US approves Syria's game plan for peace: President Assad has achieved important concessions at his meeting with President Clinton in Geneva, writes Charles Richards

PRESIDENT Hafez al-Assad never mentioned the Golan. Nor did President Bill Clinton. In the 11 pages of the official White House transcript of their press conference in Geneva on Sunday, the Golan was mentioned only once, in a question to the Syrian leader about whether in exchange for a full Israeli withdrawal from the Golan, Syria would be prepared to establish normal diplomatic relations with Israel, including open borders and tourism.

Mr Assad's response was as global as it was non-specific. 'We are endeavouring for a comprehensive peace in order for it to be lasting, in order for it to be just.'

Syria is not just after recovering a patch of land here, a patch of land there. Its strategic goal has never been merely to recover the Golan, occupied by Israel since 1967. Its game plan has always been about the future geo-political structures in the region, about whose will will prevail, and whose influence will hold sway. Its aim has been to contain Israel behind its pre-1967 boundaries, which would be recognised as its international borders.

For Syria, this is merely a question of righting a wrong, of ensuring justice is done. Mr Assad repeated what he has always held dear: namely, that all Arab land be recovered in a comprehensive settlement. He invoked the coded language of successive UN Security Council resolutions: 242, 338 and 425. This diplomatic arithmetic is transcribed into Israeli withdrawal from first, the Golan; then south Lebanon, the occupied West Bank and Gaza, and east Jerusalem. Total peace for total withdrawal.

Israel's policy is to some extent a mirror image. It too is keen to ensure a real peace. It does not wish for merely a cessation of hostilities. In a sense, Israel achieved that in a limited way in the 1974 disengagement-of-forces agreement with Syria after the 1973 Arab-Israeli war. Hence its insistence on those elements of normal relations that pertain between friendly states: open borders, diplomatic missions, tourism, free trade, cultural exchanges.

The trouble is, neither Israel nor Syria enjoys 'normal' relations with any of its neighbours. Syria has a neo-colonialist relationship with Lebanon, open hostility with Iraq, a tetchy relationship with Turkey, and an overbearing attitude towards Jordan.

In Geneva, Mr Assad had three main achievements. First, he secured better relations with the United States. The announcement that their foreign ministers would meet regularly to discuss problems between the two countries was an important concession to the Syrians. In essence, this related to Syria's record as a sponsor of some of the more murderous and disruptive groups in the region, which have earned Syria its place on the State Department's Terrorism List.

Second, Mr Assad obtained a publicly stated assurance from Mr Clinton that Syria was key to a settlement in the region. This was music to Syrian ears, at a time when Mr Assad was frightened of being marginalised. And third, Mr Clinton made a public commitment to a comprehensive peace, lending his own authority to Syria's view of a wider regional settlement, not just a PLO-Israel accord.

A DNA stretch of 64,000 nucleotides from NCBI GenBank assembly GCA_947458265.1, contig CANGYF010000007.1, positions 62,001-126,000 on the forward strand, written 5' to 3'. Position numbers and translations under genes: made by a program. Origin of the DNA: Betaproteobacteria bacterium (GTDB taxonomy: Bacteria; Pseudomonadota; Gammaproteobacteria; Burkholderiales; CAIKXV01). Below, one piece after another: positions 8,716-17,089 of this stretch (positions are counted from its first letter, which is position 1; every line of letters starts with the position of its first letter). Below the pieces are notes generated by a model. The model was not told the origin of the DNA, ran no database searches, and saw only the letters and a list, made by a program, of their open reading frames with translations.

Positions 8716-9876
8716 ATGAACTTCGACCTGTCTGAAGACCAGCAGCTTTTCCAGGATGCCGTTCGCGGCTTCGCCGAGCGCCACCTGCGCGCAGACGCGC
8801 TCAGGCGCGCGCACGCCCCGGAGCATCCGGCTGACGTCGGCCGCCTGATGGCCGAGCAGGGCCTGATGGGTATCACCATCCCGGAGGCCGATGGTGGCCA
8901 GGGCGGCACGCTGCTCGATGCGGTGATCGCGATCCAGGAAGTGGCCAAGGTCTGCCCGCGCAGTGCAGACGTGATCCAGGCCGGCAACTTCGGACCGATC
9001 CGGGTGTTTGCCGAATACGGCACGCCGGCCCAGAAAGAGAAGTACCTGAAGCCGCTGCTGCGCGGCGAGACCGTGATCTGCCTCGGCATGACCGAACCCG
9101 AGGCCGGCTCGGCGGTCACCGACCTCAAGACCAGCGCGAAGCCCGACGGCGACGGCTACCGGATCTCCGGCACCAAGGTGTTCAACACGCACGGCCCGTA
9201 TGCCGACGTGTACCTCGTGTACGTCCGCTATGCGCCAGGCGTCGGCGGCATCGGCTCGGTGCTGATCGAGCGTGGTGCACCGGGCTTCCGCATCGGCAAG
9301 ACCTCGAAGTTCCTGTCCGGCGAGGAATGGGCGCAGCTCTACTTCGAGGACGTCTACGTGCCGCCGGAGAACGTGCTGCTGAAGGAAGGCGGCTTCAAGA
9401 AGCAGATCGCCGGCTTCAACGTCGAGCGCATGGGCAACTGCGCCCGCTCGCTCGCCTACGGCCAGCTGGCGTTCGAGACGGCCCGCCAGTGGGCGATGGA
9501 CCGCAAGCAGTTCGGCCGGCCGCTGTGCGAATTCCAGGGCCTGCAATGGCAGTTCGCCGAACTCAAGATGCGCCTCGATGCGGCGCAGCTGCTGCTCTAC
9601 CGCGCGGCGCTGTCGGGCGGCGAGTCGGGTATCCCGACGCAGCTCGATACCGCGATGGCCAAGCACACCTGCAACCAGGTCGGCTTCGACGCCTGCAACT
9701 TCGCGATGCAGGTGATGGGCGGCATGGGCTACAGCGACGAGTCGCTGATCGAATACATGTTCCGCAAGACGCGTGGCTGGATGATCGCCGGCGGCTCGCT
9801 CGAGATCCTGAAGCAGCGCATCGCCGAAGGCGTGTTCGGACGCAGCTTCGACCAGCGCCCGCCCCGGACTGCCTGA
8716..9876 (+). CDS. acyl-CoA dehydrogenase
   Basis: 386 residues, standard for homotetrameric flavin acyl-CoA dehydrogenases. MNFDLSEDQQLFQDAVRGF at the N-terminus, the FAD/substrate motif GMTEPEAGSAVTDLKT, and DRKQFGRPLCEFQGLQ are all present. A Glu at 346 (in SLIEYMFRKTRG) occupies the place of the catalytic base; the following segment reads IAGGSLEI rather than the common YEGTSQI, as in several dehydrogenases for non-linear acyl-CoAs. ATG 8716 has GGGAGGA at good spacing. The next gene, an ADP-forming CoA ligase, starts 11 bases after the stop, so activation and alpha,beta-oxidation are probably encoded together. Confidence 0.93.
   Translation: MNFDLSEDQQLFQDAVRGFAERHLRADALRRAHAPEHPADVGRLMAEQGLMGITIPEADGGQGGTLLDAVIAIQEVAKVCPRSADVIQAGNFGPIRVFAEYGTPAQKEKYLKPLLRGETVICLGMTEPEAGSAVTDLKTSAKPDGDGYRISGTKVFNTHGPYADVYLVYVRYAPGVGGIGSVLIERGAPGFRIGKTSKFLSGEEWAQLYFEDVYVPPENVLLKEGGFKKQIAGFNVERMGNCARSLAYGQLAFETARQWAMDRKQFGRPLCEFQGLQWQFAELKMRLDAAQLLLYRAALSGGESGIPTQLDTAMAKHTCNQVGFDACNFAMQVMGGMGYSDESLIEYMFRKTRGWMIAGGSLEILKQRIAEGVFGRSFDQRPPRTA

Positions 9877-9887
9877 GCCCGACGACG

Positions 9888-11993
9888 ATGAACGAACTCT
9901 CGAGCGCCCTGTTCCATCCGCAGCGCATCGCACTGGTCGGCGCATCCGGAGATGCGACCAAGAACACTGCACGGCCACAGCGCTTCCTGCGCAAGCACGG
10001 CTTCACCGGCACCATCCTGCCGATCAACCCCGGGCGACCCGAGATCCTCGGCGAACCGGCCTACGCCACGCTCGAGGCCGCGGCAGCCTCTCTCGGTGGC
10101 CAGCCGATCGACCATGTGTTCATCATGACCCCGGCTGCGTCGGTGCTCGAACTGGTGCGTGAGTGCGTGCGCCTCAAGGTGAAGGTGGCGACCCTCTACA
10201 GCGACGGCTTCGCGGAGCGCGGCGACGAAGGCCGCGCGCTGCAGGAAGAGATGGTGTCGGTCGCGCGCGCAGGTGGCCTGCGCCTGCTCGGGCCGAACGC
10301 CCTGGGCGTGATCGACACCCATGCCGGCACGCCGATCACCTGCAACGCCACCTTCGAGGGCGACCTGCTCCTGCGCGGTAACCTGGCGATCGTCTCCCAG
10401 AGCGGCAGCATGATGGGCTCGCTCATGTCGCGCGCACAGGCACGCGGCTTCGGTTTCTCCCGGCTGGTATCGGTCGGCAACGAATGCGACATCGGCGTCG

This last Mr Assad extracted at a time of growing Syrian concern at the way Israel is seeking to lure the Palestinians and the Jordanians into a tripartite confederation. The Israeli Foreign Minister has been talking in grandiose terms about a new regional Benelux, which Syria fears Israel would dominate. It is concerned Israel would use the confederation as a bridge to the wider Arab world, thus threatening Syrian economic and commercial interests. Syria sent its Foreign Minister, Farouq Al-Sharaa, to Amman to persuade Jordan not to waver from its commitment not to make any separate agreement with Israel.

At one point, Mr Assad had been happy to wait to see how the 13 September accord between the Palestinians and the Israelis unfolded. But he soon realised Syria could not afford to be excluded from the central discussions about the future of the region.

What Mr Assad offered in exchange was this first public announcement of eventually establishing normal relations with Israel, within the context of a comprehensive settlement. He has said as much before, but never so publicly, in front of the television cameras, an American president at his side. In that, Mr Assad's statement was as significant as that of the PLO chairman, Yasser Arafat, in 1988, when he made his formal pitch for a peaceful solution based on the establishment of two states - one Palestinian, one Israeli - west of the River Jordan.

The onus is now on the Israelis. They have their own reasons to be cautious. The Golan remains central in Israeli thinking to the country's security. What it has to assess is whether Mr Assad's commitments are enough to ensure that Israel's security can be assured without continued Israeli control of the Golan. The issues are complex and politically difficult for both sides. Some very tough bargaining can be expected in the coming months.